Beacon Hill Branch Art
Eleven Beacon Hill-area writers and poets have haikus, prose or fiction throughout the branch and outside on quarry rocks. Also outside, a boat sculpture called "Dream Ship" moves with the wind.
The Dream Ship: Beacon Hill Discovery
Miles Pepper's kinetic boat sculpture rises above the building like a large weathervane pointing into the breeze. The highly engineered sculpture captures Beacon Hill's wind patterns and slowly changes form as it opens and closes with the wind. The fabricated metal boat symbolizes the spirit of adventure Pepper feels when entering a library.
The concept of the boat appears in the legends and myths of human culture all over the world. On every continent, in almost every civilization, mankind has applied creative ingenuity to set out upon the water. The kinetic dream ship atop the new Beacon Hill Branch uses the image of a small wind-blown boat as a metaphor for human curiosity. It represents our instinctive desire to know and understand, our capacity to dream, and our passion to explore and discover the world around us.
The spirit and concept of this idea was sparked by a library book called The Kon-Tiki Expedition that inspired me as a young reader. Based on the true story of six men crossing the South Pacific Ocean on a hand-hewn log raft, the adventure details a three-month journey against all odds. Their leader, the late Thor Heyerdahl, was attempting to prove his theory that the settlers of Polynesia could have been of South American origin. The expedition's success was an inspiring beginning for Heyerdahl's lifelong endeavor to understand the role of the boat in the early distribution of mankind. His examinations of prehistoric boat petroglyphs around the world have supported his theory that the parallel between the development of the boat and the spread of human culture is part of our common heritage.
My intention is that this small wandering sailboat be interpreted as a metaphor for each individual's personal journey. That the library, like a port at the edge of a great ocean, be viewed as a point of departure from which each traveler may freely set sail. That the art piece, floating above the building, function as a visible and animated landmark for both the library and the Beacon Hill community. That this Dream Ship represent a place to explore, a place to discover, and a place to dream.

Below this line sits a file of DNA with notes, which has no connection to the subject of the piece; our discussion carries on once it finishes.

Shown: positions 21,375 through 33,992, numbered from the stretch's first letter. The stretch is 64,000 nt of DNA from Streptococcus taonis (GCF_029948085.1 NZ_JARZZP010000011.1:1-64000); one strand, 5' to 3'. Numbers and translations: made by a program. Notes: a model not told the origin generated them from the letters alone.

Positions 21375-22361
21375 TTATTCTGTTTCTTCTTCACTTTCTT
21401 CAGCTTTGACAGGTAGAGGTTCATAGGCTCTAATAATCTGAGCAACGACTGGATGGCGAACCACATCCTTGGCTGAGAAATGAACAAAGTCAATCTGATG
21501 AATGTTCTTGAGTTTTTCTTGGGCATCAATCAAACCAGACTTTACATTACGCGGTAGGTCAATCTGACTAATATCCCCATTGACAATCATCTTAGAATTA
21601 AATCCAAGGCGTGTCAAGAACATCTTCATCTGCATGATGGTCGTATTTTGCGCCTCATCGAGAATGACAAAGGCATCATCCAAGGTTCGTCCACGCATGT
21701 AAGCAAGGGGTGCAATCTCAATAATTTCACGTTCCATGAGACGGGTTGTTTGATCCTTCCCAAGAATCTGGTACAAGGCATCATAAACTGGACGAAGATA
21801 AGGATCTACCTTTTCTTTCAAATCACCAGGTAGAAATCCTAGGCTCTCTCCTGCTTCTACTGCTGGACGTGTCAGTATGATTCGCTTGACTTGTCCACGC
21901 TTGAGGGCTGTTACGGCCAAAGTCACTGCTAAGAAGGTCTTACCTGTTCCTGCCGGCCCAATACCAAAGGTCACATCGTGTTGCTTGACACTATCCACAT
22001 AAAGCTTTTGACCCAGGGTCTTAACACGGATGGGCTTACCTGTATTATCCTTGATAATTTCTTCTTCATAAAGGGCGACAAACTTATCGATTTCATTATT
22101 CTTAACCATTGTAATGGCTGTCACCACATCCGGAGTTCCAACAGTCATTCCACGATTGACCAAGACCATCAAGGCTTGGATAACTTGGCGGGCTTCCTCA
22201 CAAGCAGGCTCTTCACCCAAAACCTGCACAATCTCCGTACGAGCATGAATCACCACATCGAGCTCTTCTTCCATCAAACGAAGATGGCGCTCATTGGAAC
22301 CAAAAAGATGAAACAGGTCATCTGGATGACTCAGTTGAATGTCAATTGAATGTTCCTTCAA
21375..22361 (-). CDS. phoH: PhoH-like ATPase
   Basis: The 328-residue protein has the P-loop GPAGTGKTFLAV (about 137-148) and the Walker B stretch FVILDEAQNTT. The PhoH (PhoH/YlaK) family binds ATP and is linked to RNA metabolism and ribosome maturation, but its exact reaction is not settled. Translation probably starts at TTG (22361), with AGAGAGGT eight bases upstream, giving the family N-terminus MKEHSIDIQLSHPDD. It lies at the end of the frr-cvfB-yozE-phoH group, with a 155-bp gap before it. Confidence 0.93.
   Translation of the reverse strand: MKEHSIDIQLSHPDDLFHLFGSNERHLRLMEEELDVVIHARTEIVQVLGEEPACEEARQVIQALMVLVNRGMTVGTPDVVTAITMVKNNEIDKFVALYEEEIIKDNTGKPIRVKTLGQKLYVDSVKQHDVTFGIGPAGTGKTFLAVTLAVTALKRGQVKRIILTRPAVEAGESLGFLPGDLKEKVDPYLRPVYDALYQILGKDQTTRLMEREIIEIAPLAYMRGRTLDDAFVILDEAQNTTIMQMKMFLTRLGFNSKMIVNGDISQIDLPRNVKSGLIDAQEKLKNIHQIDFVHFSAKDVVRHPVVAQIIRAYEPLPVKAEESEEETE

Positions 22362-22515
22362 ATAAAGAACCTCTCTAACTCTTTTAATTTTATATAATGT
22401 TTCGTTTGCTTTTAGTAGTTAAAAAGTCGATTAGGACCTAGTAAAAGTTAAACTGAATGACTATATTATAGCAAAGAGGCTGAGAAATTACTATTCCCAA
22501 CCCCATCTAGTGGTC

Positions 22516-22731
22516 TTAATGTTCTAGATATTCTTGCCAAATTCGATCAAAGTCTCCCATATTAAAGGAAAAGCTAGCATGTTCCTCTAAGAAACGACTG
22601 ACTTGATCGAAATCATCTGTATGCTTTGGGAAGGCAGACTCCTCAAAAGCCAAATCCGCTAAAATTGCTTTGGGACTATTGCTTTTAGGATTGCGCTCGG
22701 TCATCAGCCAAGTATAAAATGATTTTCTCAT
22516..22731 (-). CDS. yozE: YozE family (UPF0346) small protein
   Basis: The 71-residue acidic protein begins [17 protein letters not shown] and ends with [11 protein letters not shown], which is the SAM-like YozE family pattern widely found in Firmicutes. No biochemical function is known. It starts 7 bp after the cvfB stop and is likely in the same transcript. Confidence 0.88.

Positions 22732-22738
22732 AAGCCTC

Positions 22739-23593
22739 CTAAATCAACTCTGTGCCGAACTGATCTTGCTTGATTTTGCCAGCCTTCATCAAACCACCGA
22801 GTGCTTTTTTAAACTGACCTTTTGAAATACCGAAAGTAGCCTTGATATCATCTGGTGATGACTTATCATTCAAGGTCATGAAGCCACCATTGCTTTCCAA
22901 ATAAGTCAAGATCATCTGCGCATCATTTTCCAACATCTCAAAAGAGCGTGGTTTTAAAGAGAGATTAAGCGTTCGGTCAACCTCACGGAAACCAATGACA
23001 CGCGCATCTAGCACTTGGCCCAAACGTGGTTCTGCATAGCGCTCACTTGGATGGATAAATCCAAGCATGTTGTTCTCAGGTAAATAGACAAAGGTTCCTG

Ravens' Bill Downspouts
Pepper also designed rain openings (scuppers) for the west side of the building in his first project using the force of falling water. The scuppers collect rainwater from the lower roof of the branch. When they're full, they release the water into landscaped areas below.
About the Artist
Miles Pepper is a kinetic sculptor based in Pullman, Washington. His sculptures, which are set in motion by the natural movement of air, reflect his affinity for the "machine aesthetic" and his interest in the use of energy sources in nature.
The evolution of his work stemmed from a persistent need to create, a lengthy art education, and an exposure to a variety of skilled trades. He studied most of the art world disciplines, including drawing, painting, photography, printmaking, ceramics and various methods of sculpting. He also took courses in metals technology, has had experience in construction, and learned to repair the different vehicles he has owned. Together, those disciplines have given him the skills he uses today.
Pepper has been commissioned to create many public artworks, including for the Oregon Zoo in Portland, the city of Oxnard, Calif., the cities of Corvallis and Bend in Oregon, and the Portland International Airport. He has art-related degrees from Sierra Community College, University of California-Davis, and California State University-Humboldt, all in California, and Washington State University in Pullman.
About the Writers
Eleven Beacon Hill-area writers and poets were selected to have their work installed at the branch.
Writing submissions were in two categories: haikus about each of the four seasons, and short poetry, prose or fiction.
Prose and fiction writers selected were: Anna Balint; David Bowen, Elaine Iwano; Ted Iwata; Janice Kennedy; Claudia Mauro, and Shira Richman.
The pieces were recorded so they could be played in the branch entry hall and added to the Library's CD collection.
Haiku writers selected were: Stephanie Cerezo; Xiu Vinh Mao; Craig Thompson; and Kathleen Craig. Stephanie and Vinh were in third grade at Beacon Hill Elementary School when their submissions were selected.